A consortium of researchers dedicated to improving the understanding of the human causes and consequences of terrorism

Violent extremism in the U.S.


Part of the National Consortium for the Study of Terrorism and Responses to Terrorism (START), the Global Terrorism Database is an open-source database including information on more than 98,000 terrorist events around the world from 1970 through 2010. It is currently the most comprehensive unclassified database on terrorist events in the world. For each GTD incident, information is available on the date and location of the incident, the weapons used and nature of the target, the number of casualties, and--when identifiable--the group or individual responsible.

Using the database, a team of START researchers found:

  • Between 2000 and 2010 there were 213 terrorist attacks in the United States. Seventeen of these, including four attacks on Sept. 11, 2001, were fatal.
  • Since Sept. 11, 2001, 32 people have been killed in terrorist attacks in the United States. The most lethal attack was the 2009 shooting at Ft. Hood in Killeen, Texas, in which Nidal Hasan killed 13 people.
  • Of the attacks in the United States for which perpetrator information is known (73 percent), the groups most frequently launching completed attacks were the Earth Liberation Front (ELF) and the Animal Liberation Front (ALF). High-profile attacks by individuals affiliated with Tehrik-i-Taliban Pakistan (TTP) and al-Qaida in the Arabian Peninsula (AQAP) were successfully foiled.
  • Thirty-two percent of terrorist attacks in the United States since 2000 have involved individuals with no apparent affiliation to a known extremist group. These individuals included adherents of a range of ideologies, including anti-abortion extremists, environmental extremists, White supremacists, and Islamist extremists.



START's Extremist Crime Database includes a systematic collection of open-source data on non-violent and violent criminal behavior in the United States associated with far-right extremist groups, far-left extremist groups, and al-Qaida-influenced groups.

By developing this database, START researchers have thus far recorded thousands of criminal incidents committed by far-right extremists between 1990 and 2010 and more than one hundred by those inspired by al-Qaida. These crimes range in important ways, such as the level of violence imposed on victims, number of suspects involved and the motivations underlying each incident. For example, far-right extremist crimes include hate crimes, attacks on abortion providers, as well as financial crimes and cases involving illegal firearms and other weapons.


  • More than 345 homicide incidents were committed by at least one far-rightist between 1990 and 2010.
  • Far-rightists killed almost 50 law enforcement officials between 1990 and 2010. These incidents involved federal, state and local police officers, correctional officers, private security guards and one judge.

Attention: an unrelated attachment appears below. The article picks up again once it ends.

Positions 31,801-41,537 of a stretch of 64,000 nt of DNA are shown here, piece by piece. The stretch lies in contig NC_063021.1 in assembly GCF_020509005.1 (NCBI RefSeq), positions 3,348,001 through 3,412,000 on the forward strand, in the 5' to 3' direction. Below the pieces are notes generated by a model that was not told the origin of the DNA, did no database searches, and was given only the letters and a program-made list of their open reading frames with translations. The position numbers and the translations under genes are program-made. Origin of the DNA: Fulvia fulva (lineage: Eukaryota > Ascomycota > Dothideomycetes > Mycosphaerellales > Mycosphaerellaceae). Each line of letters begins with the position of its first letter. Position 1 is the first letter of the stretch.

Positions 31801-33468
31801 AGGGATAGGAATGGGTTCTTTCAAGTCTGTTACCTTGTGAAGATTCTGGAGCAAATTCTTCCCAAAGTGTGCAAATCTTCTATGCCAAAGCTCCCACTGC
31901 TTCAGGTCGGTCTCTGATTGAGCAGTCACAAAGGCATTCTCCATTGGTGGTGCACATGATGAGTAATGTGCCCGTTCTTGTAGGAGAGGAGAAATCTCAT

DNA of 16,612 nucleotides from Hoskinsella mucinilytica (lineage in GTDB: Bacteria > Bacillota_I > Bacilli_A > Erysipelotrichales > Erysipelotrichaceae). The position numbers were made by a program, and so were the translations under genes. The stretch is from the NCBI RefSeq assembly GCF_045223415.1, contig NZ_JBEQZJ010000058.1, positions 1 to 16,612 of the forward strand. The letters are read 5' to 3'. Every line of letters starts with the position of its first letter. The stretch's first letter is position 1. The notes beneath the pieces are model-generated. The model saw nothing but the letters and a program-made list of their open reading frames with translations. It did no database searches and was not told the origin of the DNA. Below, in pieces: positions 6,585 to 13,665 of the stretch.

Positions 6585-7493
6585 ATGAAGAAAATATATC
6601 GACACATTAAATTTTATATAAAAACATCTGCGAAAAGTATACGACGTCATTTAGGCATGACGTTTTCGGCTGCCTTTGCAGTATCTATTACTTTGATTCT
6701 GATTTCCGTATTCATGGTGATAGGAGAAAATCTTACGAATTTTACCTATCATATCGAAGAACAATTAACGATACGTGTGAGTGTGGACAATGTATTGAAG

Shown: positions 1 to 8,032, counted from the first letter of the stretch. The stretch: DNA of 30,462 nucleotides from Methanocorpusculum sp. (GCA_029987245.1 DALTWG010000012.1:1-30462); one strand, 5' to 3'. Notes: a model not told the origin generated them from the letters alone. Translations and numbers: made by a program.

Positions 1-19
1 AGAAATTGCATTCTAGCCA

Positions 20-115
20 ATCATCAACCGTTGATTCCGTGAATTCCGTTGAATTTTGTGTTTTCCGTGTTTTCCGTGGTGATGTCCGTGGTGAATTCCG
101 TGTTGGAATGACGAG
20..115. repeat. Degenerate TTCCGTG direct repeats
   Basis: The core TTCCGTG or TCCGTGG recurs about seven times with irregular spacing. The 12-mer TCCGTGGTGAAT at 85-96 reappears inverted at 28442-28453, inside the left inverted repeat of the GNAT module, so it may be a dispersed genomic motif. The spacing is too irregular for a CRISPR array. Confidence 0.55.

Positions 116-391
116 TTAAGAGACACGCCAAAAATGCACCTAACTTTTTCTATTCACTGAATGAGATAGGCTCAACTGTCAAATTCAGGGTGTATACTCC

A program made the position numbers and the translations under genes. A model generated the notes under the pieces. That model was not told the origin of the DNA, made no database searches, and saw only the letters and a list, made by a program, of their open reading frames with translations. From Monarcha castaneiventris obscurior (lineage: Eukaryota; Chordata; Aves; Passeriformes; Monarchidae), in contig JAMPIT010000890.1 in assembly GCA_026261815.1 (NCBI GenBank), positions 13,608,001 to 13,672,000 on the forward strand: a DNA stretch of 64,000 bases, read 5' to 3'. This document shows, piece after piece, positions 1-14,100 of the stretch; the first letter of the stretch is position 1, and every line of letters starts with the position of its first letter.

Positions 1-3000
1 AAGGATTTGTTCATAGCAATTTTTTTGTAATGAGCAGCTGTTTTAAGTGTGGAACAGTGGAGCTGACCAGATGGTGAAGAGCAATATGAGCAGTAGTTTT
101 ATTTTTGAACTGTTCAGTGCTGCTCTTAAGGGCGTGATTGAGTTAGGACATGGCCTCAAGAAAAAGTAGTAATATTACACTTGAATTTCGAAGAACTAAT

• Far-right extremists committed more than 350 "financial schemes" since 1990. Since data collection and coding is ongoing this number will grow.
  • Almost 25 fatal incidents (in which the suspect killed others and/or was killed by police or committed suicide) have been committed by al-Qaida-inspired extremists since 1990. In addition, in this period the Extremist Crime Database identified more than five "honor killing" incidents.
  • Al-Qaida-inspired extremists committed close to 100 "financial schemes" since 1990.
  • Far-right and al-Qaida-inspired extremists in the United States engage in different types of financial schemes, follow distinct modi operandi and are prosecuted for a variety of both financial and non-financial crimes. Despite these differences, a common trend was identified among the cases that have been identified and researched thus far ? the involvement of non-extremist accomplices who provided useful resources for the crime commission process.

Data collection on far-left criminal activity is currently underway.


START's Profiles of Islamic Radicalization in North America Database provides information on 211 individuals known to have radicalized in North America to the point of supporting violence from 1989 to 2011. These homegrown violent extremists started and completed a significant portion of their radicalization in North America, though not all attempted or carried out violence in North America. Each meets at least one of the following criteria: 1) indicted of violence-related crimes, 2) killed as a result of jihadist activities or 3) publicly self-identified as a member of an active jihadist organization.

Using the database, a team of START researchers found:

  • The vast majority of homegrown Islamist extremists (80 percent) began their radicalization after the events of 9/11 and the subsequent Global War on Terrorism.
  • Nearly half of the identified homegrown Islamist extremists (45 percent) come from a middle class background, and the majority (59 percent) are highly rooted in their host society.
  • Although there are considerable missing data about their conversion status, at least 24 percent of the individuals included in this study were converts to Islam.

Support for START's data collection on and analysis of terrorism and extremist violence in the United States is provided by the Science and Technology Directorate, U.S. Department of Homeland Security.